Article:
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Governor Rell and Banking Commissioner Pitkin Remind Holiday Shoppers
to be Cautious While Shopping On-Line

December 5, 2007

Governor M. Jodi Rell and State Banking Commissioner Howard F. Pitkin warn holiday shoppers to be careful to protect their financial information when making on-line purchases. 

Purchasing gifts on-line is a very convenient way to buy that hard-to-find gift.  Unfortunately, this is also the time of year that scam artists take advantage of the higher volume of on-line shoppers.  Their goal is to steal personal financial information from unsuspecting consumers and ultimately use this information to commit fraud.

“While on-line shopping has become more secure than ever, we as consumers must still do everything we can to protect our personal information,” said Governor Rell.  “If your credit card number is stolen, an unscrupulous person may go on a shopping spree and leave you to foot the bill.  Even worse, if they obtain your Social Security number they might use it to apply for additional credit cards and wreak havoc on your good credit.” 

Some steps consumers can take to protect themselves when shopping on-line are:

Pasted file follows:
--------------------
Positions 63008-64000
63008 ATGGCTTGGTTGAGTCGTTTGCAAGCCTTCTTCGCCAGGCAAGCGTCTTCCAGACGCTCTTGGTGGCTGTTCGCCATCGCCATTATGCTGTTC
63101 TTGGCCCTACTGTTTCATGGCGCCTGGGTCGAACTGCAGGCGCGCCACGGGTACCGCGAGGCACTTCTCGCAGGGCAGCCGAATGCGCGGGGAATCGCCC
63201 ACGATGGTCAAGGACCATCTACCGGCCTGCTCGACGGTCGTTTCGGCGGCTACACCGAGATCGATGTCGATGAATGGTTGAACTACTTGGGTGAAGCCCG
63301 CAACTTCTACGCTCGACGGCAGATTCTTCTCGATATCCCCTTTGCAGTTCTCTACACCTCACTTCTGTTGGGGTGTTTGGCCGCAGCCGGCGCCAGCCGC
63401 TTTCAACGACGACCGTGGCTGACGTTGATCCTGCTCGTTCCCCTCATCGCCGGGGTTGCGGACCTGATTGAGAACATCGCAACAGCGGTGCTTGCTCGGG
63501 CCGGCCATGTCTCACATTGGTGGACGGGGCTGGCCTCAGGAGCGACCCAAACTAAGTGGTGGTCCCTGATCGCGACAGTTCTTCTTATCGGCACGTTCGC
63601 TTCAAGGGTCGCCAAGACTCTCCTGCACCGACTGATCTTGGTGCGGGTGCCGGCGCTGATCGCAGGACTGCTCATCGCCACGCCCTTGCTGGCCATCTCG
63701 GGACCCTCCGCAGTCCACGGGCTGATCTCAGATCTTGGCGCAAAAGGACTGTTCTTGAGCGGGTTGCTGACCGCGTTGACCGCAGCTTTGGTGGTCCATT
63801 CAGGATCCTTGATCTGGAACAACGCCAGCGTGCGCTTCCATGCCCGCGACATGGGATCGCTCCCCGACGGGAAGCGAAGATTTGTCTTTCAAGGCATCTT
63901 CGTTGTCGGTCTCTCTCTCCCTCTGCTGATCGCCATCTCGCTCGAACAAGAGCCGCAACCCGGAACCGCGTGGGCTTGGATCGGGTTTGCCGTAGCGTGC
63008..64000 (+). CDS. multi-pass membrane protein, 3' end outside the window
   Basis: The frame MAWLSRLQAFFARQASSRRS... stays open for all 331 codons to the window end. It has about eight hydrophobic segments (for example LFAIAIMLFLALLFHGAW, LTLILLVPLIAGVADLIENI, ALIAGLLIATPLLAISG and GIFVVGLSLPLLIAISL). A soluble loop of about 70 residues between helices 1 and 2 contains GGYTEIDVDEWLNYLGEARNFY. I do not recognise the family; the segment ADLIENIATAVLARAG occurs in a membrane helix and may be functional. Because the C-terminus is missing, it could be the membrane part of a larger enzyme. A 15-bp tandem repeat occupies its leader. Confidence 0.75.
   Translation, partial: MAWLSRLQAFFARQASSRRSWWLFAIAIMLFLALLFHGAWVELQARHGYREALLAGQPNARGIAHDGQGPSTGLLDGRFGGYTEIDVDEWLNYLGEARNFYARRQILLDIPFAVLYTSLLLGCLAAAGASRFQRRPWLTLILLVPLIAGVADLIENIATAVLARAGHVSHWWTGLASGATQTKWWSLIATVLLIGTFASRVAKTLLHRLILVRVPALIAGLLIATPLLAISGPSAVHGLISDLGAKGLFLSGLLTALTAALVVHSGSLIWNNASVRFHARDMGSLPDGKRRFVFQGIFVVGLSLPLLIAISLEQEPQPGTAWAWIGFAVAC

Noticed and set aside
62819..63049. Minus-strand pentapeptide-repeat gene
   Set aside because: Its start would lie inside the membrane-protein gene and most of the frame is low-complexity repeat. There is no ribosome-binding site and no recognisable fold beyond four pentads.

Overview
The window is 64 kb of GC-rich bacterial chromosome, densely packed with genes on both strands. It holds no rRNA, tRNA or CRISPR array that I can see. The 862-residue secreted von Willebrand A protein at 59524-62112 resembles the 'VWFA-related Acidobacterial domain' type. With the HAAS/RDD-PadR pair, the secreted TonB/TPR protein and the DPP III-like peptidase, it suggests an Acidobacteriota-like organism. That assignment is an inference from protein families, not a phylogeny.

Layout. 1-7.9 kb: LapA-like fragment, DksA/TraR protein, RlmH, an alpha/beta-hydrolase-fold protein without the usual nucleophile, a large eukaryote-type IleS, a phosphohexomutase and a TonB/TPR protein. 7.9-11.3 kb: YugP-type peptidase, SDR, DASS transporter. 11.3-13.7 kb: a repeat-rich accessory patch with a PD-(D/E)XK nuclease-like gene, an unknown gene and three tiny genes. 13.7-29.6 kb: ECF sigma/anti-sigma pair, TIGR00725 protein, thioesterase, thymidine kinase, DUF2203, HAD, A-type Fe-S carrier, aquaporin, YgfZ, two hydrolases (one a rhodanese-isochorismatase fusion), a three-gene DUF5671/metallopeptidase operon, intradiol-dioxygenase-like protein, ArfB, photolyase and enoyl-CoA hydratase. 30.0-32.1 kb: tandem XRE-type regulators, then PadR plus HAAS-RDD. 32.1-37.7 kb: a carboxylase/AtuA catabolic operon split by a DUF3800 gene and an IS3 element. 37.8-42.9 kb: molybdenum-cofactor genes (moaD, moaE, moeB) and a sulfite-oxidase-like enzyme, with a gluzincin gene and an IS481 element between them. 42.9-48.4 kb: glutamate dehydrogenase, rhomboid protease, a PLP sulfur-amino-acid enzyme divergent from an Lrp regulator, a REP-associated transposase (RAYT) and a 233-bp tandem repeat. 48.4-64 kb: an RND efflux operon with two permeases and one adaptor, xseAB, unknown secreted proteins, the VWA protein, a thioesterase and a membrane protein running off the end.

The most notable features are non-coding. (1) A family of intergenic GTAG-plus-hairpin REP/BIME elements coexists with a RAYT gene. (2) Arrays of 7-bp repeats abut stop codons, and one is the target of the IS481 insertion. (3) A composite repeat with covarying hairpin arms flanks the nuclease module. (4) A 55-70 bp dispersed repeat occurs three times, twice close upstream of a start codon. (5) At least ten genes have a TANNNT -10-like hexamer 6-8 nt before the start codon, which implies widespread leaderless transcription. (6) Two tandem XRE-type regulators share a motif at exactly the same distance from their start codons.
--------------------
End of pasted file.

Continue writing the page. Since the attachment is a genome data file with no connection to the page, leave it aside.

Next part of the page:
• Do business only with merchants you know and trust. High-tech scammers use graphics or logos that appear to be legitimate, so be certain that the Web sites you visit are genuine.
  • Be suspicious of Web sites that don't allow you to easily verify a company's legitimacy by clearly providing a physical address, telephone number and e-mail address.
  • Before completing a purchase or financial transaction, be sure that the Web site you're visiting supports secure transactions. Your browser should clearly indicate when you link to a secure location. Look for a URL that begins with https:// and a browser icon displaying either an unbroken key or a closed padlock.
  • Keep records of your online transactions.
  • Review your monthly credit card and bank statements for any errors or unauthorized purchases.

“If you are uncertain that a site is secure, contact the retailer instead via phone, fax or mail to make your purchases.  You should always feel comfortable that your credit card information remains private,” advised Commissioner Pitkin.

Commissioner Pitkin also warns consumers not to be tricked by an e-mail that appears to have been sent by your bank or credit card company.  “Your bank will never contact you by e-mail requesting account information.  If you receive an e-mail purportedly from your bank, call and verify its authenticity,” added Commissioner Pitkin.

For more information please contact the Department of Banking’s Consumer Affairs Division, at (860) 240-8299, Toll-free, at 1-800-731-8225, or on-line, at